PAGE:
CSRS: One of the US Government’s two retirement systems. Created in 1920, but its legacy continues.
CSRS Basics: How does the Civil Service Retirement System work?
Federal employees hired before 1984 participated in the Civil Service Retirement System (CSRS). No new employees can join. Only employees already enrolled in this program can participate.
The CSRS began in 1920 and existed as the only federal employee retirement system, predating the Federal Employees Retirement System (FERS) by nearly 70 years. CSRS is a defined benefit plan that provides a lifelong payment (annuity) to eligible federal employees when they retire.
The CSRS is a single-benefit retirement plan. CSRS employees are required to contribute 7% to help finance their retirement benefits. Their agency matches the contribution with 7% as well. CSRS employees do not earn a Social Security benefit for their federal CSRS time since they do not contribute to Social Security. CSRS employees who have worked outside of the government could have earned enough credits to be eligible for Social Security benefits. However, the predicted benefit and the amount received may be far off.
CSRS employees have the option to contribute to the Thrift Savings Program (TSP) up to the IRS limit; however, their agency does not match or contribute. CSRS and CSRS Offset employees can also contribute up to 10% of their aggregate base pay into the Voluntary Contributions Plan (VCP).
Eligibility for an immediate, unreduced annuity for CSRS employees is met by fulfilling one of the following combinations of age and service requirements:
- Age 62 with 5 years of service
- Age 60 with 20 years of service
- Age 55 with 30 years of service
CSRS employees must have worked in a position under CSRS coverage for 1 of the last 2 years before retirement. Immediate annuities begin within 30 days after separation.
High-Three Average Pay
The high-three average pay is the largest annual rate resulting from averaging over any period of three consecutive years of creditable service, an employee’s rate of basic pay in effect during that period. The three years of service need not be continuous but must be consecutive periods of service. Most employees equate their last 36 months of working as their “high-three,” but it is not required to be the last 36 months of an employee’s career.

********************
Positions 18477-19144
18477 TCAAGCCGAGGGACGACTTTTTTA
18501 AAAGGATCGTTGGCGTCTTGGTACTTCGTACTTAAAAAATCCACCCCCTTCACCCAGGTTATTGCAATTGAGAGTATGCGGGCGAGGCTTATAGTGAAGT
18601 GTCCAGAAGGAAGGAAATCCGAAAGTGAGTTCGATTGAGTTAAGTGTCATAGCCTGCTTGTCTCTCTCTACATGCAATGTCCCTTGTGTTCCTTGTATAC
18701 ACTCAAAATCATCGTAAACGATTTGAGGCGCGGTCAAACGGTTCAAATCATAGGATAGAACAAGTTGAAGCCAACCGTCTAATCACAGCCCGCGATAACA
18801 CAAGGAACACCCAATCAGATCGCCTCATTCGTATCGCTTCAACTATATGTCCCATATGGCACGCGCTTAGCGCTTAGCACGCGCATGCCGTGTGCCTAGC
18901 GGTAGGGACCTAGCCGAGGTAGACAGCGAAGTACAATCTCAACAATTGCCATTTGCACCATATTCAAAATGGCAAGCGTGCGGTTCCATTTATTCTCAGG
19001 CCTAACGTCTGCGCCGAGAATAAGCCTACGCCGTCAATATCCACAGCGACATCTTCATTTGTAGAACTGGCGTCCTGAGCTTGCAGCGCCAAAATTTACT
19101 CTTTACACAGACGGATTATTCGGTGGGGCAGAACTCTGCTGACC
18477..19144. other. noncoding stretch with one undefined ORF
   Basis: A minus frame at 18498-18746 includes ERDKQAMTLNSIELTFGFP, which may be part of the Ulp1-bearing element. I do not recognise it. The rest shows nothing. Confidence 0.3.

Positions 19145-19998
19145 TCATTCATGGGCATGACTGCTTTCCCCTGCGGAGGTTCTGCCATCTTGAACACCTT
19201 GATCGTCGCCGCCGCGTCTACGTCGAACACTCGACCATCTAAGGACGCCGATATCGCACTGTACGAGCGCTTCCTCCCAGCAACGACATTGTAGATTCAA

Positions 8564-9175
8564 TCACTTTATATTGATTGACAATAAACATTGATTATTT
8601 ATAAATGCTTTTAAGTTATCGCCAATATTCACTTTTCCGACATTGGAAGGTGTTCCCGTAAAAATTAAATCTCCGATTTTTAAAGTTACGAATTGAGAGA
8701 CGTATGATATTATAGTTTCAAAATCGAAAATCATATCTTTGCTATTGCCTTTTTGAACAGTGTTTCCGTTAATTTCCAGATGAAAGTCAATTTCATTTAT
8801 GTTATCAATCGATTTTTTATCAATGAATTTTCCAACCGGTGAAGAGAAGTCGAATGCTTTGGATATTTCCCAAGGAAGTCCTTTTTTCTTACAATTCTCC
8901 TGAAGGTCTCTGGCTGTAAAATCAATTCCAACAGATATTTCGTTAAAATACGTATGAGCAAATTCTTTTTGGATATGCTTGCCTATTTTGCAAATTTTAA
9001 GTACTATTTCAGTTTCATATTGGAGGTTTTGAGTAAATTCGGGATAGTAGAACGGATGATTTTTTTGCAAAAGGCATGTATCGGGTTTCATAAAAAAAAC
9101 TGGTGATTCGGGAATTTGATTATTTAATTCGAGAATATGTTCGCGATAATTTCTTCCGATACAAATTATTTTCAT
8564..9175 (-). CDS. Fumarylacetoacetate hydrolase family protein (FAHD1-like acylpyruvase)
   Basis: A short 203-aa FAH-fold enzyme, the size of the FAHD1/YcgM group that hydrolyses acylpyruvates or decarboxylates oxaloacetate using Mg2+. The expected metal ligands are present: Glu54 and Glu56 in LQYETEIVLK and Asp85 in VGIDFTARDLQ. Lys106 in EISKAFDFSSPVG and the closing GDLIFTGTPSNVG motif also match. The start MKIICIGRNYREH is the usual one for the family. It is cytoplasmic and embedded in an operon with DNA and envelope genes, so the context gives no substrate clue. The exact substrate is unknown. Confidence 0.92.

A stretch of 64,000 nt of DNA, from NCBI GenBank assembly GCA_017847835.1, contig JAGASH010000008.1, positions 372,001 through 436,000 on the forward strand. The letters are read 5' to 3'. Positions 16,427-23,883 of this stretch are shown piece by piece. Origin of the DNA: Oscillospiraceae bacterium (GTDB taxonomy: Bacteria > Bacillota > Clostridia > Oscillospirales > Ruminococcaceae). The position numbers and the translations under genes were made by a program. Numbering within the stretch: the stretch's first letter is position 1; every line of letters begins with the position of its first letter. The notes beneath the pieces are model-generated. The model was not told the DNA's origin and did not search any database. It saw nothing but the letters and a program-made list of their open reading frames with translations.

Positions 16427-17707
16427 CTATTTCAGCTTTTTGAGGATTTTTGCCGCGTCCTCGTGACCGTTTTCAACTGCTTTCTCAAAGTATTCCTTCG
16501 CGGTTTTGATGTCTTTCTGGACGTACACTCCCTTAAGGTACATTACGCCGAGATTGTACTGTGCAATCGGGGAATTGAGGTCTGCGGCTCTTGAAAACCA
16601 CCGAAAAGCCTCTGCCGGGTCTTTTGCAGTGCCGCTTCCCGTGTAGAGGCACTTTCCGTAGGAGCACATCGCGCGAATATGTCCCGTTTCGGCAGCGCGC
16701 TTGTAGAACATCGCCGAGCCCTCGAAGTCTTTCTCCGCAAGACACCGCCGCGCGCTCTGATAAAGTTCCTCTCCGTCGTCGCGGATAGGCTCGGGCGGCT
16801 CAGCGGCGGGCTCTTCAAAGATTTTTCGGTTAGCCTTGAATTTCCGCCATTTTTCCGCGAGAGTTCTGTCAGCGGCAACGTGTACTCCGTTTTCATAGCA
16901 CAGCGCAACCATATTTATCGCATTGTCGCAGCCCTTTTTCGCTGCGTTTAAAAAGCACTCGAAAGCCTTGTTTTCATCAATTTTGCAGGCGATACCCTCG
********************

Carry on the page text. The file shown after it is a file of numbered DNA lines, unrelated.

Computation for CSRS Annuity
Use the following calculations to determine annuity:
“High-three salary” x first 5 years of service x 1.5%
“High-three salary” x the next 5 years of service x 1.75%
“High-three salary” x the remaining years of service x 2.0%
Service: 35 years
$82,000 x 5 x 1.5% = $6,150
$82,000 x 5 x 1.75% = $7,175
$82,000 x 25 x 2% = $41,000
Basic annuity $54,325 annually before taxes
When a CSRS employee reaches 41 years and 11 months of service, additional time no longer factors into their pension calculation. In this case, 80% of the “high-three” average is the maximum they can receive for their retirement pension. CSRS employees do not accrue any greater pension benefit by working beyond the maximum service limit. They will continue to have 7% withdrawn from their paycheck, but these excess contributions will be returned to the employee with interest at the time of retirement.
CSRS Offset deals with employees who have time under the CSRS system but have had a break in their service for more than 365 days. CSRS Offset combines features of the CSRS plan as well as the FERS plan. CSRS employees do not contribute to Social Security; a CSRS Offset employee does. These Social Security contributions reduce the amount of the CSRS Offset pension.
The CSRS has additional categories of benefits. Each has its own special set of rules and calculations.
- Special/Early Optional
- Special Provisions Retirement
- Discontinued Service
Understanding each plan’s features, benefits, and limitations is critical for a federal employee’s long-term financial security.
CSRS and CSRS Offset can be complicated – connecting with a professional who understands the totality of your benefits in detail is critical.